A lot has happened since then, and further Supreme Court review is now a distinct possibility (although hardly inevitable).  And so, here's a post devoted to catching up, in three parts.  First, a quick note on the government's new final rules regarding the religious accommodation (including its extension to some for-profit employers such as Hobby Lobby, Inc.).  Second, a summary of the courts of appeals' treatment of the nonprofit challenges.  And third, I'll discuss the handful of cert. petitions that already have been filed in the nonprofit cases--with particular emphasis on the theories of complicity that those petitions allege in support of the argument that the accommodation imposes a "substantial burden" on the plaintiffs' religious exercise.

Before getting to all of that, here's one other noteworthy development:  In October, the New England Journal of Medicine published a study indicating that teenagers' cost-free access to long-acting, reversible contraceptive methods, including intrauterine devices (IUDs) and implants, can have a dramatic impact on the rates of unwanted pregnancies, births and abortions.
Read more »

Wednesday, July 15, 2015

Graduate Conference in Public Law, University of Texas at Austin, September 24-26, 2015


The Department of Government at the University of Texas, Austin invites submissions for the second annual Graduate Conference in Public Law, to be held September 24-26, 2015.

The conference welcomes abstracts on all aspects of public law, including but not limited to:
• Security and International Law
• Human Rights
• American and Comparative Constitutionalism
• Jurisprudence and Judicial Behavior
• Statutory Design and Implementation

Details are available here.

Tuesday, July 14, 2015

The Constitution Writ Large, Part Two

Guest Blogger

Larry Tribe

[This is the second part of Professor Tribe's Jackson Lecture delivered on July 8, 2015, at the Chautauqua Institution in Chautauqua, New York. Part One appears here.]

Moved by the tragedy in Charleston and the inspiring response of forgiveness that the victims’ families displayed, there has been a national tidal wave to take down the emblematic Confederate Flag from one State Capitol after another. What I’m suggesting here is that the tidal wave was too long in coming, and that the Constitution itself requires that tidal wave to continue – and requires it to extend even to State-issued vanity plates. To grasp this constitutional truth we must look, as Jackson would have looked in Zivotofsky, beyond formal categories to the real-world effects of a symbol, and deny government even the option of speaking in a way that significantly threatens to silence vulnerable groups.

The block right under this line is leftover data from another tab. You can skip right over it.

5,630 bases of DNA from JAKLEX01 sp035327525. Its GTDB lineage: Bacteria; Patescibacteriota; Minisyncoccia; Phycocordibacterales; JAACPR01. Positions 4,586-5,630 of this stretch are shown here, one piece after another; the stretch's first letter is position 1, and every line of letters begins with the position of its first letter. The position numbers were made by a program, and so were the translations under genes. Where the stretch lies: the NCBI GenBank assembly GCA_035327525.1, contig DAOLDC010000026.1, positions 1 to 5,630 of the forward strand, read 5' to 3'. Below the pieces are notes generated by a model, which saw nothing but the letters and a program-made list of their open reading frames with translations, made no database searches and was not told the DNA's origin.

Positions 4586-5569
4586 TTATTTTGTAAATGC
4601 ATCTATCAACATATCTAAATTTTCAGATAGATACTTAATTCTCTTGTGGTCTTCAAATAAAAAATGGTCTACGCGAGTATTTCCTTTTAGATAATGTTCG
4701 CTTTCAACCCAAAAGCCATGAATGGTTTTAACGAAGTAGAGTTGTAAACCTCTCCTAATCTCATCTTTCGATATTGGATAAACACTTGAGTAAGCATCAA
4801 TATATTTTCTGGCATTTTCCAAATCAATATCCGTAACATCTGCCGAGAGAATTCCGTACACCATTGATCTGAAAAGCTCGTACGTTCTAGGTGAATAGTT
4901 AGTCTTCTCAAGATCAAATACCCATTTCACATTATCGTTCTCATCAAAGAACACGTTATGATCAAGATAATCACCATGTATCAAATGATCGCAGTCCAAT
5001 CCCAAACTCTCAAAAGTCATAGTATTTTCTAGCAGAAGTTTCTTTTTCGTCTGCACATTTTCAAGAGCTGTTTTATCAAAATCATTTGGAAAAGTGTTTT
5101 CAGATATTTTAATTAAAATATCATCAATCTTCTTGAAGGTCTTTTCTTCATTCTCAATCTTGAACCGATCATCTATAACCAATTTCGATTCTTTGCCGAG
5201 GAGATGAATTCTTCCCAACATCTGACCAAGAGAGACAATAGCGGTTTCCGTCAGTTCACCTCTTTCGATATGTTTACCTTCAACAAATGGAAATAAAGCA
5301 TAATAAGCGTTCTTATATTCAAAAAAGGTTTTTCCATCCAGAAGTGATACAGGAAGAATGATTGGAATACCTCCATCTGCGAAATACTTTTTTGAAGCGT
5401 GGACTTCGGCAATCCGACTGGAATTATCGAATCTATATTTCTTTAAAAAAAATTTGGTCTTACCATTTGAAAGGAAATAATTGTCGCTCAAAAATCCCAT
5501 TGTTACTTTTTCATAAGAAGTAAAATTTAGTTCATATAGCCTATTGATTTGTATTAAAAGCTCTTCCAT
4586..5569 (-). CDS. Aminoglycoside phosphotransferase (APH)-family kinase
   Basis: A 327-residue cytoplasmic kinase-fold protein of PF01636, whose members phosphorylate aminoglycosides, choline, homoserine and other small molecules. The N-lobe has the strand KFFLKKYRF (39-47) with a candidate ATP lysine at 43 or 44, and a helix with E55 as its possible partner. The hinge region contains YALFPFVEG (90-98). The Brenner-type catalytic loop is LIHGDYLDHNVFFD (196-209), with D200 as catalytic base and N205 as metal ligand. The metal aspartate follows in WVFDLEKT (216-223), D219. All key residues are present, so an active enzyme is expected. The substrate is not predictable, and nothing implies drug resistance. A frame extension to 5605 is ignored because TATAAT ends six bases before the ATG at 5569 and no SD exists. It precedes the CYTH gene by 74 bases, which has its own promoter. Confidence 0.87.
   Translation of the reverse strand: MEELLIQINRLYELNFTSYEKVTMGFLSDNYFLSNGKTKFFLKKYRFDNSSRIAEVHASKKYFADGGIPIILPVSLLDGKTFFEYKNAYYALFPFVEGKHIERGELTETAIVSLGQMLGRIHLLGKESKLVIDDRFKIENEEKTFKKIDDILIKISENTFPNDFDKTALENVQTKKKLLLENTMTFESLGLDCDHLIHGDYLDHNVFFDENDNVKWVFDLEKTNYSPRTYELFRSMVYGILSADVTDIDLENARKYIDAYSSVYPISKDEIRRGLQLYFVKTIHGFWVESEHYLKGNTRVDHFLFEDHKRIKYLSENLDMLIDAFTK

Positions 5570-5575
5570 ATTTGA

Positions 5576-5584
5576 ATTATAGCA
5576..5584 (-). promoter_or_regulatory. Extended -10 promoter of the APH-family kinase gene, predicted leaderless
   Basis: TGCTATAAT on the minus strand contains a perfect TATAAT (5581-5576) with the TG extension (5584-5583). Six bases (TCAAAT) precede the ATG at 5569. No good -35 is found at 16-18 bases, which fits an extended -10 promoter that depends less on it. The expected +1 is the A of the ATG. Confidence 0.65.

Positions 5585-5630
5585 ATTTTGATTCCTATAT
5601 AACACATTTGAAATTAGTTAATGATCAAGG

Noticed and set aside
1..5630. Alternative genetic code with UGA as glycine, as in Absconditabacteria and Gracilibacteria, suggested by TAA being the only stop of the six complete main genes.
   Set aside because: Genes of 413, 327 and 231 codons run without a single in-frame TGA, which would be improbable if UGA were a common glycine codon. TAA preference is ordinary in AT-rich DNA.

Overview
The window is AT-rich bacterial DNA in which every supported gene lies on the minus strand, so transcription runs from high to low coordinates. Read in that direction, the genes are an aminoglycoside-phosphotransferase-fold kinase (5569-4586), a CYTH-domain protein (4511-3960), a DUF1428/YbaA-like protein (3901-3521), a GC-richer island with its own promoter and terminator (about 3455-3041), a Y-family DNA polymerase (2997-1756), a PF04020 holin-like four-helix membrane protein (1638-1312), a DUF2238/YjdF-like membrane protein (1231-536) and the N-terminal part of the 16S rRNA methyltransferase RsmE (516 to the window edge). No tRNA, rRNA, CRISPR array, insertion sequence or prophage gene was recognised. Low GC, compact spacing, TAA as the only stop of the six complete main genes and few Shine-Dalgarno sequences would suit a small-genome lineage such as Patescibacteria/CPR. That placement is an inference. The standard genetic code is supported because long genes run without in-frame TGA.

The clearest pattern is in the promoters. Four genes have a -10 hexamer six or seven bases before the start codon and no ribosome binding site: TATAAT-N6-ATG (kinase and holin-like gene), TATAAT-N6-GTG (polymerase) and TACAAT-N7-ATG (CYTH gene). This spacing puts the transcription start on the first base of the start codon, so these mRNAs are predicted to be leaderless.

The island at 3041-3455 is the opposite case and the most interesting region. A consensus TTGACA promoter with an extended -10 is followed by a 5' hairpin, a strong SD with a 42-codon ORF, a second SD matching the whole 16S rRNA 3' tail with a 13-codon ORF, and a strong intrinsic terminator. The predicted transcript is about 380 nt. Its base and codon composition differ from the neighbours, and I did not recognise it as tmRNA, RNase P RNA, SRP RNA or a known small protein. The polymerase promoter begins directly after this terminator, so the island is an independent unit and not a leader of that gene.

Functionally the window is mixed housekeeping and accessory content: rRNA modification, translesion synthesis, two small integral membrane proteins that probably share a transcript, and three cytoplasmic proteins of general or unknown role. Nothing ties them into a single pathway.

Jackson would’ve had plenty of doctrinal support for treating government approval of racist practices as itself a denial of the Equal Protection of the Laws:

Recall Korematsu v. United States, the case in which the Court reviewed military orders requiring tens of thousands of American citizens of Japanese ancestry to surrender up to military authorities for indeterminate confinement in detention camps – or be deemed criminals. Jackson dissented from the Court’s opinion upholding the orders and Fred Korematsu’s conviction for violating them. What troubled the Justice most was that the Court was giving manifestly racist military orders its constitutional blessing, sending the Nation and future decision-makers a MESSAGE that the Constitution tolerates racism by our government.

Jackson insisted on viewing governmental messages through the eyes of those who would receive them and feel the full brunt of their impact.

That was the salient insight at the heart of Jackson’s Barnette opinion, which was all about the necessity, under our Constitution, of avoiding any governmental practice that puts down or silences some groups by proclaiming the supremacy of others.

The concurring opinion Jackson drafted but never published in Brown v. Board of Education suggests that it was the message of White Supremacy that he found most clearly unconstitutional about racial segregation by force of law.

When the Court extended Brown’s principles in 1967 to anti-miscegenation laws in Loving v. Virginia, it emphasized that, even if Virginia’s laws formally treated Whites and Blacks the same way, it was not free under our Constitution to proclaim Whites the Master Race.